I went to a talk between Lubaina Himid and Paul Goodwin at the Whitechapel Gallery last week.  They discussed three exhibitions she had worked with in the 1980s: Five Black Women at the Africa Centre (1983), Black Women Time Now at Battersea Arts Centre (1983-4) and The Thin Black Line at the Institute of Contemporary Arts (1985).  It was illuminating and more than a little  depressing.   One thing that got wedged in my head was how the exhibition at the ICA, deeply symbolic in a conduit between the big art stuff (ironically very small artworks by Richard Tuttle) and the bookshop, had been reviewed by Waldemar Januszczak who dismissed the exhibit as ‘angry’.   That is the same Waldemar Januszczak who I recently had a short Twitter exchange with on the subject of the Oriel College Rhodes Must Fall campaign.  He saw the idea of taking down the statue as censoring the past and likened the people who wanted to remove the object to the Taliban.  He called me idiotic for saying the comparison is idiotic but, regrettably, he didn’t answer my question as to whether it was also censorship for some post communist countries to have taken down their images of communist leaders and other socialist inspirational types.  I guess he was busy.

Anyway, at the moment, the admittedly entertaining Januszczak, is striding about various locations for his programme  The Renaissance Unchained  with what frequently looks like an empty suitcase (ha!) banging on about the marvels of  northern european painting sculpture and architecture that has been buried under the italian big beasts when it comes to discussing the art of the Renaissance.  He has a point.   I too love the intricacies of Durer’s Roller’s Wing and Cranach’s Adam and Eve, I’m glad he gets to push the viewer in their direction.  The thing is he is a determined revisionist and that rankles because of his obdurate approach to Rhodes’ statue which as far as I’m concerned has no aesthetic value whatsoever as it’s main purpose seems to be to make people  walk beneath the feet of the person who funded an important scholarship, placing no emphasis at all on the fact that this is a statue of someone who could be described as a founding father of apartheid.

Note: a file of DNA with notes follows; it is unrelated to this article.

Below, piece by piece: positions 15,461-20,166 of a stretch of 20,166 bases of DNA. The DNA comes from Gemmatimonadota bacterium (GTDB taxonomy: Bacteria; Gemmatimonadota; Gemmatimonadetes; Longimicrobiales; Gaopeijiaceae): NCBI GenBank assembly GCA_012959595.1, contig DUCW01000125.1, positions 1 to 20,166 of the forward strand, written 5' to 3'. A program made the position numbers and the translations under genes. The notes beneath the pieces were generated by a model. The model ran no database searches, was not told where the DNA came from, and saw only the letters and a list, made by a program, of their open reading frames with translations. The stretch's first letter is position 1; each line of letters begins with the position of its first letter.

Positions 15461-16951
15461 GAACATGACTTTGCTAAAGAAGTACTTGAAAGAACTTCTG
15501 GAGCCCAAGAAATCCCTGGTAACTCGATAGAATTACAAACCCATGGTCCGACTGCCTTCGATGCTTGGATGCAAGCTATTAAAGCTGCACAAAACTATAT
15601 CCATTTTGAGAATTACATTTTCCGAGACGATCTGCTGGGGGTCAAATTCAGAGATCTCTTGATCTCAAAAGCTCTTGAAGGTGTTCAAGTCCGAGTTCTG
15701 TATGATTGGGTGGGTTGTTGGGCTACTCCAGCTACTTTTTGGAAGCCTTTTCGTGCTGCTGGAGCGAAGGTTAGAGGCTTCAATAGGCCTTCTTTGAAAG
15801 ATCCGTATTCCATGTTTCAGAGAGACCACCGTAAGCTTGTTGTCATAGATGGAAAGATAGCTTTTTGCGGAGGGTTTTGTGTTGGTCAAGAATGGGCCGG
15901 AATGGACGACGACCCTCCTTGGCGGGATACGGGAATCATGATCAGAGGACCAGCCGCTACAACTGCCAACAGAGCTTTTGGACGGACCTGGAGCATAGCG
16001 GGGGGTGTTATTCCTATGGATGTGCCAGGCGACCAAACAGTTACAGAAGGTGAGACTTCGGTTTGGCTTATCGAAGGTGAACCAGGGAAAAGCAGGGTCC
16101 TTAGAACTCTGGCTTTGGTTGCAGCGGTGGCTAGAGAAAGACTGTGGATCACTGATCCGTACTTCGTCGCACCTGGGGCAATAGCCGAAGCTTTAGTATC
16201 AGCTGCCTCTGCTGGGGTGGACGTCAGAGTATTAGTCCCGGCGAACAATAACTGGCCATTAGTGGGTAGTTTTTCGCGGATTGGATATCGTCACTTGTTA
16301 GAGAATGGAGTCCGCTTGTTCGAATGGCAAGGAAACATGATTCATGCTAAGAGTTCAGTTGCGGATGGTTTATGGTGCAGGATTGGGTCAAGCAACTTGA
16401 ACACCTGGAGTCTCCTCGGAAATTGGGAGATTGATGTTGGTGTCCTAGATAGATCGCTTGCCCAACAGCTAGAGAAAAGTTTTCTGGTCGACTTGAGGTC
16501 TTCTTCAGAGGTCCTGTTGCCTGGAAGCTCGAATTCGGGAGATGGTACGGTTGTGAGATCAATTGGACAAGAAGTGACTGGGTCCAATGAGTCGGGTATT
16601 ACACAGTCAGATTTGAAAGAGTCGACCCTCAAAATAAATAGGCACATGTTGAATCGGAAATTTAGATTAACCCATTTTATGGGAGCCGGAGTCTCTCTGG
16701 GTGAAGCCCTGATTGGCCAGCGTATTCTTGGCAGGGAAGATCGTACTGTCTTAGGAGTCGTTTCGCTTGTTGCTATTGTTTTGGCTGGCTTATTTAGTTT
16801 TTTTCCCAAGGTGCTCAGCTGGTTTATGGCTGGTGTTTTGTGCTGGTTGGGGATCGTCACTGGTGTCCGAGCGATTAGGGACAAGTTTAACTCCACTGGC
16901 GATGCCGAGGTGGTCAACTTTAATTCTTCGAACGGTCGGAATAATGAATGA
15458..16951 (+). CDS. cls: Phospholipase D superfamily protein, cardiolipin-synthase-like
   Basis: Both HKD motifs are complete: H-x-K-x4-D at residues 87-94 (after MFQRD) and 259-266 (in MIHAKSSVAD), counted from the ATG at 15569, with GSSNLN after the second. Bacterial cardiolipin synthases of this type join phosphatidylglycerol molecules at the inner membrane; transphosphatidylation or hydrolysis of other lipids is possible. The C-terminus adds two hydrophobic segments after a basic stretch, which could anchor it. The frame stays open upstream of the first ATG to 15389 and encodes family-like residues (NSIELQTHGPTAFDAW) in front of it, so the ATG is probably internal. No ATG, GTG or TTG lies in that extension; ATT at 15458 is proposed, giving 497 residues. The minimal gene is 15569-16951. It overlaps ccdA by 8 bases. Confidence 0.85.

writing for the hell of it

A travellers tale

I am not sure how many times I crossed the various borders in and out of Slovakia but most of the time it seemed to have been in the winter. What I do remember is the border guards attempting to destroy my old school British Passport twisting it hin and yonder in an attempt to make my real gypsy one fall out from its place of concealment. They never did because like many gypsy things, it was of course enchanted.

Central Europe inhabits a kind of fairy story hinterland in my head. A place of great forests, stony peaks, castles in lakes and bears and wolves. The seasons are abrupt and strict, summer’s summer, autumn is always colourful and one windy night will turn it into winter. Spring though, that one is quick shouty and very very short. It seemed they were decided on the flick of a wand, probably by someone in one of those castles on the lake. 

The band of mountains at the base of Poland and the top of Slovakia are not for observatories and science but questing princes and sagacious birds. Many a time I staired out of coach or train windows and saw the landscapes of Grimms fairytales which were a far cry from the soft and unexceptional Oxfordshire, Gloucestershire, Worcestershire landscapes I know best of all.